Humanists UK condemns threats to freedom of religion or belief at UN Human Rights Council

2 March, 2018

Dr David Harvey (left) speaking at the UNHRC on behalf of Humanists UK

In a statement at the 37th regular session of the United Nations Human Rights Council (UNHRC) in Geneva, Humanists UK has condemned the threat to freedom of religion or belief posed by anti-blasphemy and anti-apostasy laws, as well as the cynical use of ‘conscience clauses’ to justify discrimination.

As part of an interactive dialogue with the UN Special Rapporteur on Freedom of Religion and Belief, Dr Ahmed Shaheed, Humanists UK welcomed his criticism of the anti-blasphemy and anti-apostasy laws in a number of countries and reiterated the fact that such laws ‘are frequently used to target humanists and non-believers specifically.’

The intervention also warned about the less explicit threat to freedom of religion or belief posed by false invocations of ‘religious liberty’, explaining that:

‘in the UK, this is currently manifested in the appeals to religious freedom made by the proprietors of some religious schools when seeking to justify intolerance towards LGBT people. Elsewhere around the world, the pervasive use of ‘conscience clauses’ dangerously confuses the right to hold and express one’s beliefs with a right to arbitrarily discriminate against people on grounds including gender, sexual orientation, and religion or belief too. Current controversies surrounding the provision of sexual health and abortion services to women in the United States are a troubling example of this.’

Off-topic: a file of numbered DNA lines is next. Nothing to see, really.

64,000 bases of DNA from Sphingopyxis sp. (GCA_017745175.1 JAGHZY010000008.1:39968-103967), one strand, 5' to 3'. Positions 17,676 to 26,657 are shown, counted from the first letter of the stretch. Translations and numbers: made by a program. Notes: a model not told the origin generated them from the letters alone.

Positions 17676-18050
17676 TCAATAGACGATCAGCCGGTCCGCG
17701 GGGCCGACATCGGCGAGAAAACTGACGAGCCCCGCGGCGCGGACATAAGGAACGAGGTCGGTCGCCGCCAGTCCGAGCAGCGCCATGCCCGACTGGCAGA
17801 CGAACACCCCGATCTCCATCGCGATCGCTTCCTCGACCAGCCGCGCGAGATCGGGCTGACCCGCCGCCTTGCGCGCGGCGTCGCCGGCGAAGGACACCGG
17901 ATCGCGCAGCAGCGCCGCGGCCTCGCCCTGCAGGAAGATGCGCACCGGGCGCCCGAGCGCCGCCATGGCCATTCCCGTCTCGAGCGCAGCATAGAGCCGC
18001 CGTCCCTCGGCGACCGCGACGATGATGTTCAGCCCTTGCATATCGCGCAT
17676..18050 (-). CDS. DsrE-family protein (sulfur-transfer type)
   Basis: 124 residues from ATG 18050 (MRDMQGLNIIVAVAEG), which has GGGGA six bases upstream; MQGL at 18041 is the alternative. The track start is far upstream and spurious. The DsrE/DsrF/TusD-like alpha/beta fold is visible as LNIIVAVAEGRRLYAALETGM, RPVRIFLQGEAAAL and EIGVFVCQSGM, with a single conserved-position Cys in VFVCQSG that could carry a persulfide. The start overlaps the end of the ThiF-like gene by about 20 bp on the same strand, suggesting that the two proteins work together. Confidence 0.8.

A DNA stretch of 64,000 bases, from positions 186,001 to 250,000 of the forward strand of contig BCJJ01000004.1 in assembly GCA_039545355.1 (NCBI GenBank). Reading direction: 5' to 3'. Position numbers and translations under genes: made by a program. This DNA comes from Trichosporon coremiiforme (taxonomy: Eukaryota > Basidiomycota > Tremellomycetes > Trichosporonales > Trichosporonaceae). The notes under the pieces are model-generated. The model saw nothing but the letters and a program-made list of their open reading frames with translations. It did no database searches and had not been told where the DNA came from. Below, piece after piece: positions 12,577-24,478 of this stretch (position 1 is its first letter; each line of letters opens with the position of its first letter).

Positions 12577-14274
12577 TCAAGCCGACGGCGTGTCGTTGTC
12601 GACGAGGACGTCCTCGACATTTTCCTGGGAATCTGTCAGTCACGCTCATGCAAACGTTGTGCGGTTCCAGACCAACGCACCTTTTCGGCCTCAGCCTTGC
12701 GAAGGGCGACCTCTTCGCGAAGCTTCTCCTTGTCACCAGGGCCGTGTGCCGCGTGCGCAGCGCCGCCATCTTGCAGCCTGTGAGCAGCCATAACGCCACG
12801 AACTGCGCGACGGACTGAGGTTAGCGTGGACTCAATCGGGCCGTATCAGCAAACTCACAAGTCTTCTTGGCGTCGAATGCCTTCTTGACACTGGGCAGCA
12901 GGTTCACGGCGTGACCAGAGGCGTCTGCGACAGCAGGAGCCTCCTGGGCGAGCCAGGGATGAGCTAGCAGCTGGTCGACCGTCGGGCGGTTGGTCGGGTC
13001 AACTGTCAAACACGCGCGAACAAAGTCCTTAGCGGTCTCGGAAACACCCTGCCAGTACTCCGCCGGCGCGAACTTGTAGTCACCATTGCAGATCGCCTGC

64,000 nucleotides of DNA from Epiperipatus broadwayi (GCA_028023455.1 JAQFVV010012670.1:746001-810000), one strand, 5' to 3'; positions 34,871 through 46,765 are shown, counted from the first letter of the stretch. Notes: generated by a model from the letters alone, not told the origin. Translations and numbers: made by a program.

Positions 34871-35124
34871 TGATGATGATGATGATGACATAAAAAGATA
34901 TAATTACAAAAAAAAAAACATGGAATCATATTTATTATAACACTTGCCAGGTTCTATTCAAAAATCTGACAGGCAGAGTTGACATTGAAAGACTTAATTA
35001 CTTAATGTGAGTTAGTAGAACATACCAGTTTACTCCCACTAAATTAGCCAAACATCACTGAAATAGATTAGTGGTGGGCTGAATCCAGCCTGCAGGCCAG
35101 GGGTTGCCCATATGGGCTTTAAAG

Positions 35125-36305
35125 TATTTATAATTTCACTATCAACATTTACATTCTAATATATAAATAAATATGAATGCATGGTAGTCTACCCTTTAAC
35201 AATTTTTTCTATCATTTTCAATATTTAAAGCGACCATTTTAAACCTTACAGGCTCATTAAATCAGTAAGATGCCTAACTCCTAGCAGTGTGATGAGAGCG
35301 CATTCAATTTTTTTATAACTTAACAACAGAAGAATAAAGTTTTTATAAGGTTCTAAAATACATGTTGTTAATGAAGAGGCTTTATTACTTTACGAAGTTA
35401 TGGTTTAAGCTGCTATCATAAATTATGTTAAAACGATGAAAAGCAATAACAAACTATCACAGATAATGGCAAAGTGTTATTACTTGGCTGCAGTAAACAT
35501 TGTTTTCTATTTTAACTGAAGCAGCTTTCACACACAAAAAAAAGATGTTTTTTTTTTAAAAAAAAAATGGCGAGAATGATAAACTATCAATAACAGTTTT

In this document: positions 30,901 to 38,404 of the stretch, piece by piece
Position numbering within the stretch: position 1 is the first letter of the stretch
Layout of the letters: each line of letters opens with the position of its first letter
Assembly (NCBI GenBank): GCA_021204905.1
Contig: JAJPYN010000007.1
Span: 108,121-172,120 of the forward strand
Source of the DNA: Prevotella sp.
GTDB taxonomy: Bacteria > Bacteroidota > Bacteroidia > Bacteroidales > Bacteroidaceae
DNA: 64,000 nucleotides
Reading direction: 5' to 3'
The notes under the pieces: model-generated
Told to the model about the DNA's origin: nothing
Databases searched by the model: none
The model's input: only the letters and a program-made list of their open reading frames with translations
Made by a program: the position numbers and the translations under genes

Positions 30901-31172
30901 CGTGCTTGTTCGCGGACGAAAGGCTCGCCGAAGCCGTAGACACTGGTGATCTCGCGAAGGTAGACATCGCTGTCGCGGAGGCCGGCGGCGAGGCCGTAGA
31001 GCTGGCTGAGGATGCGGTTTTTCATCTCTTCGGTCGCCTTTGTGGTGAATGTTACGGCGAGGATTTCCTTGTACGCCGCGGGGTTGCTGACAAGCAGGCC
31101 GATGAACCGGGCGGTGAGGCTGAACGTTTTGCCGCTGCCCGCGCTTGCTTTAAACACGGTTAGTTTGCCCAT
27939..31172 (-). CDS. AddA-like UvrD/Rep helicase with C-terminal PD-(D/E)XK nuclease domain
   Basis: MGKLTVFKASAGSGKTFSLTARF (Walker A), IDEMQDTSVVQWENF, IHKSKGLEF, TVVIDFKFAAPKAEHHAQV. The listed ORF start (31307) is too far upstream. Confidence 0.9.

Humanists UK called on UN member states to ‘heed the advice of Dr Shaheed and his predecessors in adopting a “deep grounding of secularity based on human rights” when dealing with religion and belief. At the very least this should involve the repeal of all anti-blasphemy and anti-apostasy laws, but it ought also to entail proper restrictions on religious behaviour that unjustifiably infringes the rights of others.’

Finally, in a tribute to former UN Special Rapporteur on Freedom of Religion and Belief, Asma Jahangir, who died earlier this year, Humanists UK praised her dogged insistence that ‘the rights of the non-religious be defended just as vigorously as the rights of religious people’. Her work fighting for human rights and democracy wherever they were threatened was and is appreciated by all.


For further comment or information please contact Humanists UK Campaigns Manager Jay Harman on

Read the intervention:

Read the report of the Special Rapporteur on Freedom of Religion or Belief:

Read more about Humanists UK’s international campaigns:

At Humanists UK, we advance free thinking and promote humanism to create a tolerant society where rational thinking and kindness prevail. Our work brings non-religious people together to develop their own views, helping people be happier and more fulfilled in the one life we have. Through our ceremonies, education services, and community and campaigning work, we strive to create a fair and equal society for all.